Don Lipovac, polka king of KCK, will be missed

Some musicians are so beloved that the faithful follow them around the country, gig to gig.

But how many have played the accordion?

At least one: Don Lipovac, the polka king from Kansas City, Kan.

Lipovac was a staple of entertainment at ethnic festivals, weddings and parties for decades, and he taught hundreds of young people the importance of music and cultural heritage.

The Don Lipovac Orchestra Booster Club once had as many as 200 members who would hire buses and follow him to performances across the country, from Chicago to Gallup, N.M.

“He played such beautiful music, but as the people grew old ,” said Agnes Pavocic who, at 88, can’t polka like she used to. “We had many wonderful parties and dances together for years.”

Donald Anthony Lipovac died last Saturday at age 79 and, as an admirer posted online, “The world has definitely lost a great one, but we know he will be playing his heart out in heaven.” His funeral on Thursday packed Holy Family Catholic Church in KCK, where he and his family were lifelong members.

Lipovac, Slovenian by heritage, spent nearly his entire life embracing music and drawing together a stew of ethnicities in celebration of their cultures.

“A Croatian or Slovenian wedding was not a wedding without Lipovac playing,” said Donald Wolf, who knew the musician for decades. “When someone was going to get married, over the last 50 years, they would check with the priest and check to see the hall was available — but first they would check to see if Don Lipovac was available.”

He would play for a couple’s wedding and then again for their 25th anniversary.

Lipovac’s wife of more than 50 years, JoAnn, acted as a manager of sorts over the decades of traveling and recording.

Ron Kalcic, who grew up hearing Lipovac because his parents were boosters, posted on a memorial site that still, whenever he feels down, he pops in a Lipovac CD. “You can’t be sad when listening to a POLKA from Don,” he wrote.

Lipovac played every year at the St. John the Baptist Church festival in KCK.

“It will never be the same,” said Pavocic. “There would be so many out there doing the kolo, just looking forward to his music. It will be a tremendous loss to the community.”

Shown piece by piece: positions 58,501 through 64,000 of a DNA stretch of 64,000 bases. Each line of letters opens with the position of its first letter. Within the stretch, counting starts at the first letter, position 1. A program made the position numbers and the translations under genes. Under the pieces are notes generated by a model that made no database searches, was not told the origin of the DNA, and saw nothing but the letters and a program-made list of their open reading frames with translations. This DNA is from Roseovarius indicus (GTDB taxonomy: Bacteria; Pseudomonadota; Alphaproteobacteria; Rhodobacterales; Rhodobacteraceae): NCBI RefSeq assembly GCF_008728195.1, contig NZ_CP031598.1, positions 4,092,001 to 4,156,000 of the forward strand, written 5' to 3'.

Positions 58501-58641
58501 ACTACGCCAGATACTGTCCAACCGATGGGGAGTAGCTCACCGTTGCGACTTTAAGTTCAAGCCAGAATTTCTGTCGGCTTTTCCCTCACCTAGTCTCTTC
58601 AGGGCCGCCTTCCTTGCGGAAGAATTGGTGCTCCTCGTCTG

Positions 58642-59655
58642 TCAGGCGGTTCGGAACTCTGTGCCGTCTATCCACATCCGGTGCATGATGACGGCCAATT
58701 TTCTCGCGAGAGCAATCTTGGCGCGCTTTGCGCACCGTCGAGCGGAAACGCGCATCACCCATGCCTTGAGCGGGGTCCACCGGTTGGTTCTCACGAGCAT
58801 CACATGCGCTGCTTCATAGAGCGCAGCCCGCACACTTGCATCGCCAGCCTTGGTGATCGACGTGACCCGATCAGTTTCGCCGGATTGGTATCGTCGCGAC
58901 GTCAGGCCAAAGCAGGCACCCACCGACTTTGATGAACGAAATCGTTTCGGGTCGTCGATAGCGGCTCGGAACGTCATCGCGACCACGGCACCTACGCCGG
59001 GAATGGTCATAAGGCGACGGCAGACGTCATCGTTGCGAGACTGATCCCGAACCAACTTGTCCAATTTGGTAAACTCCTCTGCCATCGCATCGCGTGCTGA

Lipovac also played for the annual festival at Holy Family, a Slovenian parish. He was a regular at the Sugar Creek Slavic festival and at Christmas season tours at the Strawberry Hill Museum.

He was scheduled to play Saturday at the Polski Day celebration at the All Saints Parish in KCK. Instead, he will be remembered at the 4 p.m. polka Mass.

“He was so talented, yet so humble, using the talent God gave him when he started playing the button box at age 3,” posted Sister Jimene Alviani, who knew the Lipovacs from Holy Family.

Lipovac grew up on Northrup Avenue near Sixth Street. The story goes that Lipovac’s grandfather gave him that button-box accordion and the boy immediately took to it while his family sang songs from the old country. He began taking formal lessons at age 7 or 8 and learned the keyboard accordion.

At 16, he won a competition at Municipal Auditorium and went on to appear on the television program “Ted Mack’s Amateur Hour,” a kind of “American Idol” of the early 1950s.

Lipovac earned degrees in music theory and music education from the Kansas City Conservatory of Music. He won the American Accordionist Association national championship at Carnegie Hall in 1958 and went on to place fourth at the international competition in Brussels. He also appeared on “The Lawrence Welk Show.”

Lipovac later was elected to the Tamburitzan Hall of Fame by the Tamburitzan Association of America.

“He was such a musician,” said Wolf. “I would just sit there and watch his fingers fly across the keyboard. Unbelievable.

“He would play very simple waltzes and polkas, but for the elite audience he would play some of the most complex music written. He’d even play Macedonian, Bulgarian and Greek music.”

Lipovac also composed more than 500 pieces of music.

In the 1960s Lipovac began teaching young people to play the tambura, a stringed instrument, at St. John’s Catholic School, and he was a mentor to hundreds over the decades.

One of those students was Jim Jaksetic, now of St. Louis.

“He was a gentleman,” said Jaksetic. “He knew how to teach the children. We were all 8, 9 or 10 years old, so you had to have talent to keep the kids interested in what they were doing.”

The Kansas Historical Society in 1989 wrote that his influence on traditional music in the Kansas City area had been profound.

“Because of his involvement, the musical styles of several regions, particularly Slovenia and Croatia, have come together to create a Kansas City style of south Slavic music.”

Lipovac told The Star in 2001 that his goals in life were always to be a concert accordionist and to help preserve the Slovenian and Croatian musical heritage.

“I just hope that of the people I’ve taught, someone will take it to the next generation,” he said.

A group that includes many former students of Lipovac, called Hrvatski Obicaj Tamburaši, is doing just that. Those musicians played at his funeral.

“I feel that we are carrying on exactly in the way he would have wanted,” said group director Rick Mikesic.